You decide to work toward a new position at your current job. You will have to put in the work to learn the new requirements, and then impress your boss with the fact that you are the right person for the position. Maybe you decide to move from apprentice to journeyman, or get a degree or start your own business, or finally work toward that E-9 rank. These choices will enable you to get that better house and better car, but you have to have the discipline necessary to do the work.
Remember, if you don’t have enough discipline to do the required work, you have chosen to take no action. And you have chosen to stay stuck.
Keep in mind that most significant life changes don’t happen overnight.
Progress Takes Time
None of my Navy friends decided to go for Chief and – Boom! Next weekend, “Here’s your anchor!” Nobody gets a degree in a month. It takes time to build sustainable businesses and it is highly unusual to go from newbie to foreman by your next birthday.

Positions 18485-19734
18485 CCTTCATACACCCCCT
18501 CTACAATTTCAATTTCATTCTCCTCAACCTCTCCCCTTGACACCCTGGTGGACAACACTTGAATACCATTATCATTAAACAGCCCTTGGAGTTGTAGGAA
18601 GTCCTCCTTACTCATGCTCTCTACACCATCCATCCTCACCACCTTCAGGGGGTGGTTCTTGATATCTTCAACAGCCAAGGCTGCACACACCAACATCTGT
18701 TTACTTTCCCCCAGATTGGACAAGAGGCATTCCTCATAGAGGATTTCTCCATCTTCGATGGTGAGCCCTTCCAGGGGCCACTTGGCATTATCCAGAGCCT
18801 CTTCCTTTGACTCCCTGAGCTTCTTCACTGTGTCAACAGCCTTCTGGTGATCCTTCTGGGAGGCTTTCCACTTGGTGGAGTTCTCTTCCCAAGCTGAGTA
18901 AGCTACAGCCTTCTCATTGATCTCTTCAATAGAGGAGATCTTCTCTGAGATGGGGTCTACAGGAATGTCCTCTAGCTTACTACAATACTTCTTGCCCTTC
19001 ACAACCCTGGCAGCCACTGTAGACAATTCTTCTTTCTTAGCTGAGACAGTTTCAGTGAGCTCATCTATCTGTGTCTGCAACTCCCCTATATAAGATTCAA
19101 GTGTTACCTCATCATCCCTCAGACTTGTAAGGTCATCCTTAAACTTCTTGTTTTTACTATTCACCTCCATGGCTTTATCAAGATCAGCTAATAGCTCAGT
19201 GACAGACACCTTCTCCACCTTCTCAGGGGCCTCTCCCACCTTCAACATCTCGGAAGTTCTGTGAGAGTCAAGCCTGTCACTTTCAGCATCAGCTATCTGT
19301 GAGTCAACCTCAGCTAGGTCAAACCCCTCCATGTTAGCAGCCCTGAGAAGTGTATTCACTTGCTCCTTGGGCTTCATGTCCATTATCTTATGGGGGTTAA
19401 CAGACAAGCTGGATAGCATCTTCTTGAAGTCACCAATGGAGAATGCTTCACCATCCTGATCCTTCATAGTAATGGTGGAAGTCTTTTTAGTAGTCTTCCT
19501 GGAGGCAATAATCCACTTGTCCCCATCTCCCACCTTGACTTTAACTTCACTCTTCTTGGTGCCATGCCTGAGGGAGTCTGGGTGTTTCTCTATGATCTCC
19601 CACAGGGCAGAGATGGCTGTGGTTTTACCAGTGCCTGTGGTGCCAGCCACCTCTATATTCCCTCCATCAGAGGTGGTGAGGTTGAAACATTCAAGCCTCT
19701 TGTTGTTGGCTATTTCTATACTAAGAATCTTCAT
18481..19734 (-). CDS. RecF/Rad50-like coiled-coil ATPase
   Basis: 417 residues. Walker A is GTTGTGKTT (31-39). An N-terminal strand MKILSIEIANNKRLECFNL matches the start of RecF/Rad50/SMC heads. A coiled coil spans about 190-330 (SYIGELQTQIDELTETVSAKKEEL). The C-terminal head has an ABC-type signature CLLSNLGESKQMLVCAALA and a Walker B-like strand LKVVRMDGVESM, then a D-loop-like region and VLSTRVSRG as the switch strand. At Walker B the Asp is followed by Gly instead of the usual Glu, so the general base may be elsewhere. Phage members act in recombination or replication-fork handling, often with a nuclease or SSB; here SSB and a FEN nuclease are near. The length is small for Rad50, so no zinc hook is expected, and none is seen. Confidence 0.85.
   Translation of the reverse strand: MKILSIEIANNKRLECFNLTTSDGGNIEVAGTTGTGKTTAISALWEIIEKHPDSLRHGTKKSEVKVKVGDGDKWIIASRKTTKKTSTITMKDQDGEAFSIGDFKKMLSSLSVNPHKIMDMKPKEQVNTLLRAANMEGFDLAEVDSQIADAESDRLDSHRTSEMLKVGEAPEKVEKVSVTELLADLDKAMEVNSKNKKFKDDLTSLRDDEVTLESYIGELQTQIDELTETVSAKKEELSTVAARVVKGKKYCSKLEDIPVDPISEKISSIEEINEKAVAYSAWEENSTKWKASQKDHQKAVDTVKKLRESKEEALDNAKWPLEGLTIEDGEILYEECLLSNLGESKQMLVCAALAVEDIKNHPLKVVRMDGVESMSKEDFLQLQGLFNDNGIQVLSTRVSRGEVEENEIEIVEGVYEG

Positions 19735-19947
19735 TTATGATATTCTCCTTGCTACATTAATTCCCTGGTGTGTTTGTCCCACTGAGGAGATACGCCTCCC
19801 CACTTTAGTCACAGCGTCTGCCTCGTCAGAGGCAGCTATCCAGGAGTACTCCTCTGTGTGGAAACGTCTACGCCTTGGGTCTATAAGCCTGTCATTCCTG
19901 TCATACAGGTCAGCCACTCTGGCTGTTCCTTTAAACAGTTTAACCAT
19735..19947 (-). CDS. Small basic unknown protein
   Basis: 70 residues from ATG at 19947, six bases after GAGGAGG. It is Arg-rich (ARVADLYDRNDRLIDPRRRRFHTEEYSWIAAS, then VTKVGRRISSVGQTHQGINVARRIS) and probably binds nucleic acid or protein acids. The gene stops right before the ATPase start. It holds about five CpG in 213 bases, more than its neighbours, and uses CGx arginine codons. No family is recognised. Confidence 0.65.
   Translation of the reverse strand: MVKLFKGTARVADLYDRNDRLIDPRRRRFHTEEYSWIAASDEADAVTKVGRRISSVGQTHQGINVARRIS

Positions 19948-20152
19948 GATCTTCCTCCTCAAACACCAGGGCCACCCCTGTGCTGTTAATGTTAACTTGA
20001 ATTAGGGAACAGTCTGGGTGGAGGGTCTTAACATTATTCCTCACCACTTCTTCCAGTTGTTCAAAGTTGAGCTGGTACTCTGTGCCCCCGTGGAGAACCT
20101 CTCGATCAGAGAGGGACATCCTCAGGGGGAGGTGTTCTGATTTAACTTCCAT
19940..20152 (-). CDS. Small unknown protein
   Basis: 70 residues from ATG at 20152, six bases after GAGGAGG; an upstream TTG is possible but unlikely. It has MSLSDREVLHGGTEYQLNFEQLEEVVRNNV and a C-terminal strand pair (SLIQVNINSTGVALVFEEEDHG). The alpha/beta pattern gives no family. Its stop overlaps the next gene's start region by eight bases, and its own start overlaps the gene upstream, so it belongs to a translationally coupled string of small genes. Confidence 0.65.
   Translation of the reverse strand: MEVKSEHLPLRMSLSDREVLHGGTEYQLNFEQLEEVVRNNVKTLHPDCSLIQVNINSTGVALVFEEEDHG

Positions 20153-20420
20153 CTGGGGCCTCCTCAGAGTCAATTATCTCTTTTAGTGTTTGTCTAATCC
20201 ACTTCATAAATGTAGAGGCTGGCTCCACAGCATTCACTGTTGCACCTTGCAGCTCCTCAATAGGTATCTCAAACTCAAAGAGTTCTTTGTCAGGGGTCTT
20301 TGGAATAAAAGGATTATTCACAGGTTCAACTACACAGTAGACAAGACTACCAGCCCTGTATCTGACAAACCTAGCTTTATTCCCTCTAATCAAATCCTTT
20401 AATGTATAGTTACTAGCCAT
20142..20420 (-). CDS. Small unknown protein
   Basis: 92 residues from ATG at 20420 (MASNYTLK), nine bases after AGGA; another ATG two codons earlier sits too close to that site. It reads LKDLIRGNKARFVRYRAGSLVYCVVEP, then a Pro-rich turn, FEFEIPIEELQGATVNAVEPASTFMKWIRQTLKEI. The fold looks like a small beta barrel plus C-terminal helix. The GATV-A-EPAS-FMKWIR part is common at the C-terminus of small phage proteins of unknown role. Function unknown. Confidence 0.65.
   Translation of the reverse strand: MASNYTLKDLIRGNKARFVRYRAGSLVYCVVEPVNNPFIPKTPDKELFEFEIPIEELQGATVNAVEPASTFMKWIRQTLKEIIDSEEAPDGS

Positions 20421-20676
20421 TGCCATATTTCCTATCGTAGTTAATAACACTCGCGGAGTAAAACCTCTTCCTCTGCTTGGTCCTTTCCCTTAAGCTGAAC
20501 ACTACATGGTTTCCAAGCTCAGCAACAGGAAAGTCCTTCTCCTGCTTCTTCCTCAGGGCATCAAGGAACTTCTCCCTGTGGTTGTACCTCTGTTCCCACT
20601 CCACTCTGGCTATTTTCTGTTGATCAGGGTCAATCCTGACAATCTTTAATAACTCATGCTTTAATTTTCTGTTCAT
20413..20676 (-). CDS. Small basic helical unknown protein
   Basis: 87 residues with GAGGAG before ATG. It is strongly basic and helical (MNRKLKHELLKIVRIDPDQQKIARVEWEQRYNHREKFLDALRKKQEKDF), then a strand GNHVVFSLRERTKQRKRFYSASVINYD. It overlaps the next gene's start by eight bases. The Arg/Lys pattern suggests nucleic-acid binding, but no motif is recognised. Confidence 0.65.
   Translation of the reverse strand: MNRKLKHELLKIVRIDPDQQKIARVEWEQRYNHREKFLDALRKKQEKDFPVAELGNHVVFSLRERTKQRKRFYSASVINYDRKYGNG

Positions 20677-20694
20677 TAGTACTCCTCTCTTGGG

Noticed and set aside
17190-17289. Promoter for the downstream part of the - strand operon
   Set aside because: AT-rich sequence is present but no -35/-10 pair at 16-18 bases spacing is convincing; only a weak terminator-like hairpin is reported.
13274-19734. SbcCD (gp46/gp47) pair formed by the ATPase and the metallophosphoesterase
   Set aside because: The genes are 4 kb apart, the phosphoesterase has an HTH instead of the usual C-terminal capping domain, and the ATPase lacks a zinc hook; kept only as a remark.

Discipline is a long-term play.
There is a very powerful reason that you became stuck in the first place: it’s easier to stay where you are. This is why people choose a series of jobs over a meaningful career. It’s why someone you know (probably several people you know) learned one job after high school and have done the same thing for 30 years – even when it didn’t suit them.
Good people stay in bad relationships and – tragically – lots of folks just give up in their 30’s or 40s or 50s because they fear doing what needs to be done to move ahead.
“But it will take so long…” is a commonly heard phrase in counselors’ offices. Time is going to pass anyway. You can choose to use the time to progress and become unstuck, or you can wish that you had.
As with most life changes, it is fear that keeps us stuck.
Embrace the Suck, Avoid the Stuck